How and Why You Need to Develop a Sisterhood with your Teammates

By: Toni Armstrong, Leadership Educator with Baltimore Leadership Guides and LEAD Sports Summit

“Did you hear about the new girl who showed up to practice the other day?  She just moved to town from out of state and was wearing the goofiest looking shorts! I heard that her best event is the same as yours and that she is really fast.  I wonder if she will swim in your lane…  I wonder if she will take your spot on the relay…  I wonder what the boys will think of her… “

This dialogue was a conversation I overheard about me during my freshman year of high school when I had just moved from Miami, Florida to Louisville, Kentucky.   Traversing the rough waters of a new swimmer is not an uncommon experience in this sport.  The impact of a new person to a group’s dynamic can be challenging and is always followed by that five-letter word that we love to hate and hate to love:  DRAMA.

Why does this happen?


A psychologist by the name of Bruce Tuckman spent his entire life studying how groups form identities and what separates dysfunctional groups from functional ones.  He theorized that all groups travel through these 4 stages of development:

  • Forming: Superficial conversation and politeness run this stage.  You are getting to know one another and your role or identity in the group.  In Example: Learning who is the default lane leader.
  • Storming: Conflict arises and personalities clash.  In Example:  You want to start leading the lane during a kicking set, but the girl in front of you won’t let you.
  • Norming: The group has established group norms and behaviors. In Example:  Who typically runs conversations, leads the lane during kick sets, what coach’s expectations are from you any given day.
  • Performing: The group functions at a high level in collaboration with one another.

A fellow psychologist by the name of Joy Karriker added that the stages are cyclical, not linear, and that they are highly sensitive to reset during any changes—new swimmers, new coaches, new experiences, etc.  In the story outlined above, the introduction of me as a new team mate reset the group to the forming stage, and shortly after, we all experienced the storming stage.  And boy did it feel like a lot of storming.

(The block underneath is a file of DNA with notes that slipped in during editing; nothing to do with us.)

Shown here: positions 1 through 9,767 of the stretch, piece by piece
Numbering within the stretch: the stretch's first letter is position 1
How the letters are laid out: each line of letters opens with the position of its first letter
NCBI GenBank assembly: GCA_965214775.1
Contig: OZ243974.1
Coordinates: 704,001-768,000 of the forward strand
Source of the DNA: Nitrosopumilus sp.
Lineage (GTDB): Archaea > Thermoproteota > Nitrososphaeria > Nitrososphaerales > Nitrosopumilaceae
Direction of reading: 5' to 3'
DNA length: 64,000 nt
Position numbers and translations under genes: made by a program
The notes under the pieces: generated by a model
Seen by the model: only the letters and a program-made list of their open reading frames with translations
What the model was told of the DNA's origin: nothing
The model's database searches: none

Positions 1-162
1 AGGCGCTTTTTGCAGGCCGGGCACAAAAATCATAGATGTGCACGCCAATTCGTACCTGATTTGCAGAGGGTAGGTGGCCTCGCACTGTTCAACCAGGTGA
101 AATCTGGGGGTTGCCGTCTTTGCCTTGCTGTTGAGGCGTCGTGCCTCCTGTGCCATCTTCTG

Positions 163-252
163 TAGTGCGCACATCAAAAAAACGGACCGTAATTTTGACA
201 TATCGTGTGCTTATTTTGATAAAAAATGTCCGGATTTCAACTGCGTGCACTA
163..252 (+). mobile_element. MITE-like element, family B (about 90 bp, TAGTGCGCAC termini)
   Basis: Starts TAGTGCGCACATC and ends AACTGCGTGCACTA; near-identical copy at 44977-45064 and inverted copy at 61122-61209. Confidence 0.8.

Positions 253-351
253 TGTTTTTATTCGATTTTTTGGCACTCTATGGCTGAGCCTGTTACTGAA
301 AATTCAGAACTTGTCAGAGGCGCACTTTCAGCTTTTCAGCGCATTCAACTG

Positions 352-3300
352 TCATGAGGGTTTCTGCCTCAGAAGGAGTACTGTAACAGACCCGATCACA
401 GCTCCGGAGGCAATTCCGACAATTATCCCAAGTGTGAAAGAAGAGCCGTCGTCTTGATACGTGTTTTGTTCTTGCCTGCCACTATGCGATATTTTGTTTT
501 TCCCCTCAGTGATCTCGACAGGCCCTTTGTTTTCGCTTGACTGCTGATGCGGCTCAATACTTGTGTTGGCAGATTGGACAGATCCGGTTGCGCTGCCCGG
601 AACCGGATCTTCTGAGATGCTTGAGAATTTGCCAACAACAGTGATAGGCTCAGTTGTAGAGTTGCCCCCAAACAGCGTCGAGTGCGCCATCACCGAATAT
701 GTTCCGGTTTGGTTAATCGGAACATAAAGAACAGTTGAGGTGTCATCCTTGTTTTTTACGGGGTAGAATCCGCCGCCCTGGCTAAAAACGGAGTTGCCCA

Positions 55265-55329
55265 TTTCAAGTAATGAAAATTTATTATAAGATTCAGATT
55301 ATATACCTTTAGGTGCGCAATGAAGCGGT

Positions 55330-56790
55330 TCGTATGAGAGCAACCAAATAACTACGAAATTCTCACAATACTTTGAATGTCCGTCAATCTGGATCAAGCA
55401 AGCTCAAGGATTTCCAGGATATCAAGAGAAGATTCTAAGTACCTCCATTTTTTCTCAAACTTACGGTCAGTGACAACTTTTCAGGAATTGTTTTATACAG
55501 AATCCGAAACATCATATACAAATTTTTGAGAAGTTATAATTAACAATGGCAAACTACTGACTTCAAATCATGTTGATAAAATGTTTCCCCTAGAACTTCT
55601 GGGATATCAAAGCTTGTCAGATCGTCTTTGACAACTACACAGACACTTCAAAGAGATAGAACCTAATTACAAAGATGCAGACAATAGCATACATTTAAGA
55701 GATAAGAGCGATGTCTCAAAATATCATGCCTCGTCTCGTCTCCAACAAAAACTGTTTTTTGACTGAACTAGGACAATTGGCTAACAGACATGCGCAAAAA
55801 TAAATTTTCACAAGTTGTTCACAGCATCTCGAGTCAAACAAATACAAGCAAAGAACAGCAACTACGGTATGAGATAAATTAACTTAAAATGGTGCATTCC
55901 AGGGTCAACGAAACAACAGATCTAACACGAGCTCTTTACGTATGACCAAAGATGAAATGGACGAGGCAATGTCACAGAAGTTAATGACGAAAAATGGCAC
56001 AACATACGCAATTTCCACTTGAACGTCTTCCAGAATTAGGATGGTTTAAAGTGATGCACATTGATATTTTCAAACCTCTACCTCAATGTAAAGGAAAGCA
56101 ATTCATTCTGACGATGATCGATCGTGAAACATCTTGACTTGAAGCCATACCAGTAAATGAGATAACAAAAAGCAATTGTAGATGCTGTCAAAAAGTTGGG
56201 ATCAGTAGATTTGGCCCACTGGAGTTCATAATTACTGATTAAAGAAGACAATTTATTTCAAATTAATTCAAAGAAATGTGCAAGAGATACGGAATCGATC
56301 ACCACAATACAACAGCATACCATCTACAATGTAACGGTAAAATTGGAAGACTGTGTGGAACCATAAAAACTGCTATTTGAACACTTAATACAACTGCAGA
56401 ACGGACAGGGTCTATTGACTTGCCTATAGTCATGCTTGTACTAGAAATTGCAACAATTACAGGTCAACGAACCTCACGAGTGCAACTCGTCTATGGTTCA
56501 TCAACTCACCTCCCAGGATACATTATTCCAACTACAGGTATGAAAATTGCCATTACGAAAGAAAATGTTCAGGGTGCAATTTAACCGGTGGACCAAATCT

So, what does this mean and why does this matter? It means that the terrible D word—DRAMA—is unavoidable and is actually a necessary step in the process toward group success.  This also means that as a leader and a member of a group, you need to possess skills to be able to travel though it effectively.  We have already spoken about assertive communication styles in an earlier post, and this is definitely step one of overcoming conflict, but there is a bigger tool you can use:  developing a sisterhood.


A sisterhood is defined as “the feeling of kinship with and closeness to a group of women linked by common interest.”  Why a sisterhood without the guys?  Because as women we are typically more relationship driven leaders and individuals, and we need to learn how to more effectively collaborate.  We need to support one another, know one another (likes, goals, motivations, and values), and spend time together outside the pool.  We need to see one another as more than just team mates or athletes.  We need to understand and respect one another so that when conflict/drama arises, we will see the real story more clearly, not jump to conclusions, and be receptive to negative feedback.  With a sisterhood, we will have established a platform to more efficiently traverse the rough waters together. 

How to Traverse the DRAMA:

  1. Address the conflict in a timely manner.  This means before the conflict increases, in an appropriate location, at an appropriate time, and without an audience. 
  2. Start the first 30 seconds of the conversation creating a safe space.  Remind them that you have mutual respect for one another and mutual intentions for your relationship as teammates.  Do not confront the conflict head on or their defenses will rise.
  3. Address the conflict assertively with “I” statements—I feel… I experience. 
  4. Be specific with specific examples—when you did this I felt…
  5. Listen. Listen. Listen.  Hear their thoughts and perspectives.
  6.  Create a solution together.

Reaching success together is much more rewarding (and easier) than reaching it alone.  To effectively lead, you must build a community and make a connection with everyone; you must develop a sisterhood.  That’s not to say that everyone should like everyone, that’s unrealistic, but you must know and respect one another to have a healthy group dynamic.   Conflict is unavoidable and necessary to the process, and a sisterhood will provide the best tools for establishing group norms and heading down the path towards success.